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Best-Ever Almond & Lemon Cookies (Gluten & Dairy Free)

Best-Ever Almond & Lemon Cookies (Gluten & Dairy Free)

This recipe for almond and lemon holiday cookies is a new one in my cookie repertoire but I’ve made it several times and every time they have vanished in a matter of hours. I must confess I hadn’t even seen or heard of these incredibly delicious cookies until a few months ago when I first tasted them at a friend’s house.

The cookies were lacy, crisp and crunchy on the outside and soft and gooey on the inside. What makes the recipe for these lemon-scented almond cookies even more special is that they are made with only four ingredients and are both gluten-free and dairy-free. This makes them perfect for holiday entertainment when people with food intolerances are more likely to be around.

My friend Sima Morshed who gave me the recipe is from Kerman, one of the Iranian cities famous for it’s very fine sweets. She had written the recipe in her neat and beautiful Persian handwriting on the yellowed pages of an old, well-used recipe book. It came from one of her Kermani relatives who is a wonderful baker, she said.

The recipe for these almond and lemon cookies has only four ingredients.

Sima’s little notebook held a treasure of family recipes handed down for generations.  I was a very lucky girl to get one of the recipes in her notebook, probably one of its most unique. I searched in my cookbooks and on the net but couldn’t find none similar to her recipe.

Kerman (Carmania of ancient historians) is a city on the edge of a huge desert with fabulous architecture and a very long tradition in making sweets. Karnameh, a Persian cookbook written in late sixteenth century, has a very curious baklava recipe called Kerman baklava that uses lentils in the place of nuts.

The city has a beautiful covered bazaar where exotic spices and spice blends, gorgeous Persian carpets, handmade copper pots and pans and delicious sweets are sold in tiny shops. If you have a Persian carpet under your feet there’s a big chance it came from one of the dimly lit small shops in that bazaar where piles of carpets are as high as the ceiling.

Beautifully shaped spiced date-filled kolompeh made by Zozo Baking.

Beside baklava Kerman is also famous for a very tasty, subtly spiced date-filled hand pie called kolompeh. My blogger friend Fariba from is a master kolompeh maker. Her gorgeous cookies, shaped by hand and stamped with hand-carved traditional wooden stamps made in Kerman, look almost too good to eat.

Sima’s almond and lemon cookies take only minutes to prepare. I was surprised to hear that she puts the ingredients in a bowl and mixes them with a spoon. No beating or kneading at all! One needs to be careful with the oven temperature though. These cookies need to bake at higher temperature for a few minutes to set and then at lower temperature to allow the egg whites to dry.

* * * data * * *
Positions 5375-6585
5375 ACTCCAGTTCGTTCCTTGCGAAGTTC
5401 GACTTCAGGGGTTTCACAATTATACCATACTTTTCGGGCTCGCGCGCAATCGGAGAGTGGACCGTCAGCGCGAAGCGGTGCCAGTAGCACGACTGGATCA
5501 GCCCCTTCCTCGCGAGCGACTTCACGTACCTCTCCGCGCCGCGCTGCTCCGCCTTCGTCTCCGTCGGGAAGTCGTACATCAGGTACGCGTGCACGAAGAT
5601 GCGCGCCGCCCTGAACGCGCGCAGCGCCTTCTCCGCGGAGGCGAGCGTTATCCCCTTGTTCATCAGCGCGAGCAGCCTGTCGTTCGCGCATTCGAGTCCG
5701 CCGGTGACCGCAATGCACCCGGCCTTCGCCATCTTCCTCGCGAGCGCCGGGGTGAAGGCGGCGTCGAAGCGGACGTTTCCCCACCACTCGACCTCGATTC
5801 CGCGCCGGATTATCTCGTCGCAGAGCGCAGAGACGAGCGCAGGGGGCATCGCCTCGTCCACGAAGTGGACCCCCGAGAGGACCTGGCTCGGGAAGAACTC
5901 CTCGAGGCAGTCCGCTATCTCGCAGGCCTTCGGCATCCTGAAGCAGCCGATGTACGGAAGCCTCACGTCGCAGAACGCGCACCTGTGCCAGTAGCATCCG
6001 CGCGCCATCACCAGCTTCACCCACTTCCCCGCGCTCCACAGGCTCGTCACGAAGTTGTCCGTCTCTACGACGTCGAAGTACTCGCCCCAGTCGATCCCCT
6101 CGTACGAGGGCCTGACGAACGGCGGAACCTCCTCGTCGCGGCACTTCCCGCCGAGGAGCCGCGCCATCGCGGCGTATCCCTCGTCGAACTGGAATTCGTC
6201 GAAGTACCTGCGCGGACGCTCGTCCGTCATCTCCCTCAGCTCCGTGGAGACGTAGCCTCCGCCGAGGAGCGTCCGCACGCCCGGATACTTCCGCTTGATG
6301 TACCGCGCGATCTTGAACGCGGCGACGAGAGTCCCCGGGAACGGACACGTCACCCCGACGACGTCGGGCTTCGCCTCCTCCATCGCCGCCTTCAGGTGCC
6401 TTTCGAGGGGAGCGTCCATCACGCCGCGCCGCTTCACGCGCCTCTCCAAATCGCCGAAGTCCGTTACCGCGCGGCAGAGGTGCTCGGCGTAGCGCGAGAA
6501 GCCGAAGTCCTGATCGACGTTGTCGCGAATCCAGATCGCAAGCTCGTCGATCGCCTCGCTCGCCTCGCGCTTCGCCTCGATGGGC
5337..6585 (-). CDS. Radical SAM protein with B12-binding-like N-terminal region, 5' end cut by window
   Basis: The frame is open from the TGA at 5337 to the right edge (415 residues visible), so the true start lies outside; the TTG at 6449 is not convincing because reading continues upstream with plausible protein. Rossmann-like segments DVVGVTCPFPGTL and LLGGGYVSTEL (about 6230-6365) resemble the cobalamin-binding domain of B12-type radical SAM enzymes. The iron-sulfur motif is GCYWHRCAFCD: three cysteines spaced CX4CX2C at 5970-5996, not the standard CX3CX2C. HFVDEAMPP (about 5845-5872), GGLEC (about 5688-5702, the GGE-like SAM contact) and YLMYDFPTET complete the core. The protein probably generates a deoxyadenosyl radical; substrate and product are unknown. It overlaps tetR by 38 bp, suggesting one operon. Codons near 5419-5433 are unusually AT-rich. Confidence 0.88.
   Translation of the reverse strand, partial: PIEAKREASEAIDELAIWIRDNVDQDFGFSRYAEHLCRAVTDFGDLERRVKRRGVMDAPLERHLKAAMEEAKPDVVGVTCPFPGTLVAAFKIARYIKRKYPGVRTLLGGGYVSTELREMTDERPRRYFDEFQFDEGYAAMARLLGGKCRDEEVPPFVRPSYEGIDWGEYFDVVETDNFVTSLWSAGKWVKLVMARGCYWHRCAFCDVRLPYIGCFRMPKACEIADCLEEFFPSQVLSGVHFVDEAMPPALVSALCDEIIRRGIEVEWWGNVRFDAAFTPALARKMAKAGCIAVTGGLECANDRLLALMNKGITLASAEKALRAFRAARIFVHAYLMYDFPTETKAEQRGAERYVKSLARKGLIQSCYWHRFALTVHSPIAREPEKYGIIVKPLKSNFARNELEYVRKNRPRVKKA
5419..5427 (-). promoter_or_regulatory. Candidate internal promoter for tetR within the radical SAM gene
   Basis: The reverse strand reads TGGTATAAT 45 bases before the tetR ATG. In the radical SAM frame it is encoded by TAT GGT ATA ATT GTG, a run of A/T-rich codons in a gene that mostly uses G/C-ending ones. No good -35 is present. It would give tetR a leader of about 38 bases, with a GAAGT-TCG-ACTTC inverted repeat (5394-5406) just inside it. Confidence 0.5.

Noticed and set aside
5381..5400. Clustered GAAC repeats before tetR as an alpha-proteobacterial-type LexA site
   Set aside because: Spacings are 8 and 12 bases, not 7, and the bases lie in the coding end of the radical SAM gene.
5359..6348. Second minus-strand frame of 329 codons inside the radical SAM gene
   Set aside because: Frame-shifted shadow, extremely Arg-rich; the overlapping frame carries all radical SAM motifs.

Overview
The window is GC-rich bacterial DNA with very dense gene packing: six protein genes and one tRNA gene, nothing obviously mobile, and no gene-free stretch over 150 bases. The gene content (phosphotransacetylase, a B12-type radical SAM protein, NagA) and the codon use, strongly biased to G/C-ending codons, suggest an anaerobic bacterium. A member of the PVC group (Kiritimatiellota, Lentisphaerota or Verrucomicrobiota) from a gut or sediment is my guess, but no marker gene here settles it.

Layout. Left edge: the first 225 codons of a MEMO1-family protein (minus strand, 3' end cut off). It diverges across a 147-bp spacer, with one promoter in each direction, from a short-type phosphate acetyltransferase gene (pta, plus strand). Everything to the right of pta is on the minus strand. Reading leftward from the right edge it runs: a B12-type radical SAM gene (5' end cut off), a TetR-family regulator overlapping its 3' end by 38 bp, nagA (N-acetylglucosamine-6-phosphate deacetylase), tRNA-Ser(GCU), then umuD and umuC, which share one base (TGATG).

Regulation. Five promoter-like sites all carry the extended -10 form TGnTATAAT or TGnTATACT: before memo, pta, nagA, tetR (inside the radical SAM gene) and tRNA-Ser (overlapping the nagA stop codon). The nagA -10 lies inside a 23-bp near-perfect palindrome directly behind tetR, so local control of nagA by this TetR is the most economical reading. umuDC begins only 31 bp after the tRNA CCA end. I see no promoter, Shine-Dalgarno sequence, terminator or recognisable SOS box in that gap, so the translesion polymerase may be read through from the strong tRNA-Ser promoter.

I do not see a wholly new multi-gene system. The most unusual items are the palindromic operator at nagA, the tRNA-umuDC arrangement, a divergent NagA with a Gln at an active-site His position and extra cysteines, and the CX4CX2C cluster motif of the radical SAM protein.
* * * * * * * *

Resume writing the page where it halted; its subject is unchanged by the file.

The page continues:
These cookies will be very soft when they get out of the oven. You must allow them to cool perfectly before peeling them off the non-stick baking sheet. Don’t panic if they spread. While they are still warm you can gently pull them to shape with the help of two dinner knives. The outside will be golden brown and crispy but the centre will remain chewy and gooey which makes the cookies even more moreish.

gluten-free- cookies-recipes
Walnut and egg yolk cookies (shirni gerdoui) traditionally served at the Persian New Year (Nowrouz) are gluten-free and dairy-free.

There are always many ways to use the extra yolks. I used the yolks to make my own heirloom walnut cookies (shirni gerdoui) which are gluten-free and dairy-free like Sima’s cookies except that they are made with yolks rather than whites of eggs. The recipe for the walnut cookies has come down in my family for generations too. Hopefully I will share it with you soon.

Sima’s recipe called for flaked almonds only. The last time I made these I didn’t have enough flaked almonds so I used a few tablespoons of almond flour (ground almonds). This helped the cookies to keep their shape much better and they didn’t spread on the sheet at all. The flavour remained the same but the cookies weren’t as lacy as the ones made without almond flour. I like it both ways. Add a little almond flour (a couple of tablespoons) to your mix if you want them to stay rounded.

Depending on how big or small you make your cookies this recipe will yield about four dozen cookies.


  • 2 small egg whites
  • 160g icing sugar, sifted
  • zest of one lemon
  • 180g flaked almonds
  • 3 tbsp almond flour (optional)


  1. Preheat the oven to 170C/340F. Line two baking sheets with non-stick/silicon liner. Grease the liners with a very small amount of cooking oil and wipe off with paper towels.
  2. Put the icing sugar, lemon zest and egg whites in a medium-sized bowl. Mix with a spoon. Add the flaked almonds (and the almond flour if using) and mix gently to coat the almond flakes.
  3. Using two teaspoons drop the batter about 4 cm (1 1/2 inch) apart on one of the lined baking sheets. It would be best to drain as much of the runny whites mixture as you can to avoid too much spreading of the cookies. The whites should just coat the flakes thinly. Put the first baking sheet in the oven right away and bake for 8 minutes. Reduce the oven temperature to 150C/300F and bake for 8-10 minutes longer or until the cookies are golden. Remove from the oven and allow to cool while you are preparing the second batch. At this stage you can use knives or teaspoons to neaten the shape of the baked cookies.
  4. Increase the oven heat to 170C/340F again and bake the second batch as explained above. Once all the cookies are cooled peel them off the non-stick liner and store between layers of wax paper in an airtight cookie tin or container.

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